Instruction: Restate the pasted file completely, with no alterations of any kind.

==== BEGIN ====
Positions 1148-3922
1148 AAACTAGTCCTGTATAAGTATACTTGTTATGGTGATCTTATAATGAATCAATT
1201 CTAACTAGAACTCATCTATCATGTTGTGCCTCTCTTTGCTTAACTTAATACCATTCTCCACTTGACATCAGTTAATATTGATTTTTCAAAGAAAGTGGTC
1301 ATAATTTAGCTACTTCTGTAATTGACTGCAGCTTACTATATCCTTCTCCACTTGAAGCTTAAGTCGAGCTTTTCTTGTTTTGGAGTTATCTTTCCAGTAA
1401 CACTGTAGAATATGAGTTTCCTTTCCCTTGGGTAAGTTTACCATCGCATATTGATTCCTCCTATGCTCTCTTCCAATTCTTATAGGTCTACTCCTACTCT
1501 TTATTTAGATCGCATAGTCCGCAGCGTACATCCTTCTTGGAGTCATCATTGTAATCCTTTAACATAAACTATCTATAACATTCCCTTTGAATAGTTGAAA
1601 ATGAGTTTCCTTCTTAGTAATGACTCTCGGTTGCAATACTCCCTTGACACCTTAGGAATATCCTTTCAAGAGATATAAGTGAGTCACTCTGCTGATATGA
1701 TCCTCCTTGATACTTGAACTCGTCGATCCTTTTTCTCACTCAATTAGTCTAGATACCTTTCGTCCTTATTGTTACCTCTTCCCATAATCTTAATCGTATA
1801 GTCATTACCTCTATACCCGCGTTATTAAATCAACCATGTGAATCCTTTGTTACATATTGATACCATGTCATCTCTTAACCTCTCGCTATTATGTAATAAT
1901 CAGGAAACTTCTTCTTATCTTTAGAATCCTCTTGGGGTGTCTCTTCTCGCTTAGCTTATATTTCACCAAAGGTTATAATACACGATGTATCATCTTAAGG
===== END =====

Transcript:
Positions 1148-3922
1148 AAACTAGTCCTGTATAAGTATACTTGTTATGGTGATCTTATAATGAATCAATT
1201 CTAACTAGAACTCATCTATCATGTTGTGCCTCTCTTTGCTTAACTTAATACCATTCTCCACTTGACATCAGTTAATATTGATTTTTCAAAGAAAGTGGTC
1301 ATAATTTAGCTACTTCTGTAATTGACTGCAGCTTACTATATCCTTCTCCACTTGAAGCTTAAGTCGAGCTTTTCTTGTTTTGGAGTTATCTTTCCAGTAA
1401 CACTGTAGAATATGAGTTTCCTTTCCCTTGGGTAAGTTTACCATCGCATATTGATTCCTCCTATGCTCTCTTCCAATTCTTATAGGTCTACTCCTACTCT
1501 TTATTTAGATCGCATAGTCCGCAGCGTACATCCTTCTTGGAGTCATCATTGTAATCCTTTAACATAAACTATCTATAACATTCCCTTTGAATAGTTGAAA
1601 ATGAGTTTCCTTCTTAGTAATGACTCTCGGTTGCAATACTCCCTTGACACCTTAGGAATATCCTTTCAAGAGATATAAGTGAGTCACTCTGCTGATATGA
1701 TCCTCCTTGATACTTGAACTCGTCGATCCTTTTTCTCACTCAATTAGTCTAGATACCTTTCGTCCTTATTGTTACCTCTTCCCATAATCTTAATCGTATA
1801 GTCATTACCTCTATACCCGCGTTATTAAATCAACCATGTGAATCCTTTGTTACATATTGATACCATGTCATCTCTTAACCTCTCGCTATTATGTAATAAT
1901 CAGGAAACTTCTTCTTATCTTTAGAATCCTCTTGGGGTGTCTCTTCTCGCTTAGCTTATATTTCACCAAAGGTTATAATACACGATGTATCATCTTAAGG